A blog on Agile software development and Scrum
Working in an enterprise environment is a unique challenge. There's a lot more to software development than developing software. A project lead or Scrum Master has to manage personalities and intra-team politics, has to manage accomplishing the task at hand while creating the opportunities and a reputation for handling desirable future work, has to create a competent, happy team that actually delivers while being careful not to burn bridges or hurt feelings outside the team. Which makes me feel surprised to read advice like:
" The enterprise should figure out what is likely to work best for itself and try to use it."
- Ken Schwaber, The Enterprise and Scrum.
Most large enterprises are fundamentally unable to be self-reflective. It's like asking a Roman gladiator if he'd like to carve out a little space in the arena for some silent meditation. It is an open question as to how compatible Scrum is with the top-down hierarchy of life in a large organization. Specifically, manufacturing-mindset, fixed-release, harmony-valuing large organizations. It's become clear why Agile can be a better fit for smaller companies without much organizational inertia.
A developer, team, organization, or enterprise can be Agile without using Scrum. But it isn't obvious what process would be the best fit, in general, for an enterprise that wants to become Agile. It's possible one should read more than just the introduction to Ken's book.
I do feel prepared to answer some of the questions asked in a previous post:
- How can Agile practices (including but not limited to Scrum) be adopted in situations where the highest-placed managers in a company demand software within extremely aggressive deadlines?
Answer: In a very limited capacity at the individual level. The situation here is that the senior management of this company values any software release more than it values developer well-being, end-user experience, or software quality. Only if the developing organization is given an immediate refactoring opportunity does this sort of development make sense to a person who values sustainable software.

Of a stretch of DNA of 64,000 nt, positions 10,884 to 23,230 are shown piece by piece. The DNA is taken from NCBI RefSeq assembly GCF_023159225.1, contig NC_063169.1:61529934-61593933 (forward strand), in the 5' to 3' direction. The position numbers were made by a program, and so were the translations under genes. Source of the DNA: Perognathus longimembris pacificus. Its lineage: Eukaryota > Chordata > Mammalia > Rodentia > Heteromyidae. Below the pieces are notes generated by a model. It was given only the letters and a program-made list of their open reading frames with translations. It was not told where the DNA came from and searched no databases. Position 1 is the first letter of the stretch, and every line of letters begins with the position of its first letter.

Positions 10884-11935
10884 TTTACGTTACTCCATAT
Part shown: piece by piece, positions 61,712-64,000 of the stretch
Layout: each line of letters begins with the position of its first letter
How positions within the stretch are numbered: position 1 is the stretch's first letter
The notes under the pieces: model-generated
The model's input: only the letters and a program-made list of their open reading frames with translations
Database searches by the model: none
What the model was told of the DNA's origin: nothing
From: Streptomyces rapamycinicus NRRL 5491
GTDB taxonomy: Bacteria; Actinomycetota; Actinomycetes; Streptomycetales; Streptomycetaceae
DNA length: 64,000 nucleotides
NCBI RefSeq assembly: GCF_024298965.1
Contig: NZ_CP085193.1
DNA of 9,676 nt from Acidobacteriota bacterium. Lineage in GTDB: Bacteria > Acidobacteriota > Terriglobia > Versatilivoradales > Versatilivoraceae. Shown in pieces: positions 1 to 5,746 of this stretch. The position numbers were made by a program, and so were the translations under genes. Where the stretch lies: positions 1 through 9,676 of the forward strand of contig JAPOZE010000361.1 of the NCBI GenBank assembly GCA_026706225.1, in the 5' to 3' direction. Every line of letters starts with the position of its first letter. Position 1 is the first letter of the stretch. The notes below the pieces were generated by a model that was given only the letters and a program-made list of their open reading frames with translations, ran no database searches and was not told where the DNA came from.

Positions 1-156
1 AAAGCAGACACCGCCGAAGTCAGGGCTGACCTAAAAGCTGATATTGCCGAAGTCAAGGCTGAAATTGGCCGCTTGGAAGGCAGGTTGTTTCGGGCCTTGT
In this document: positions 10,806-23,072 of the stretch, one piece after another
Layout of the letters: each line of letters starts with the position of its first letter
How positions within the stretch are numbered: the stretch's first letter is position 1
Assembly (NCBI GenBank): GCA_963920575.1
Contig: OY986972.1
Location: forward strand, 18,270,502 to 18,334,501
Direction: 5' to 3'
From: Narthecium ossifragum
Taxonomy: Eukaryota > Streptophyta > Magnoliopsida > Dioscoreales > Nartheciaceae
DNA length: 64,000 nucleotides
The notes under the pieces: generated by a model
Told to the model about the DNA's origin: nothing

- How can Agile practices be adopted by teams that do not perform a continuous cycle of new development, such as those whose sole purpose is to reproduce and debug customer issues?
Answer: It depends. Scrum is not well suited for unpredictable work. While you can easily adopt XP practices for bug fixing, the project-management aspects of Scrum require some predictability. The question here was meant for those who want to apply Scrum to non-development teams. In some cases it works, in others it does not.
- How can a team measure if its development efforts are both Agile and employ sound engineering practices?
Answer: These should be measured independently. The Agile Principles are a terrific way to measure if a software team is Agile. Sound engineering practices are those practices which help developers meet the Agile Principles. Scrum can be mistakenly applied as an engineering practice when it is essentially a project management practice. In comparison, XP and Lean are examples of sound software engineering practices.
- How can Agile be explained in an accurate way that describes its benefits to sceptical developers and/or revenue-focused non-developers?
Answer: Agile techniques will result in higher-quality, lower-cost software development. This comes primarily from finding defects earlier in the development cycle. If there are individual developers who do not want to collaborate, write unit tests, or refactor, then these are simply developers who are either working in an area where adding these techniques will not add value (i.e. they are an expert) or they are a developer who is satisfied with the status quo. In the first case they should be left alone. In the second case, the results of Agile should be demonstrated by other developers who are willing to receive recognition for their efforts.
It all comes down to individuals, doesn't it? If you're working in an organization whose Agile adoption consists exclusively of Scrum, consider ways to form individual Agile teams to demonstrate its benefits. These can be virtual teams that span people across org-chart boundaries. Once you can measure real value, whether it's Scrum, Lean, or something else, people will follow. Even the curmudgeons.
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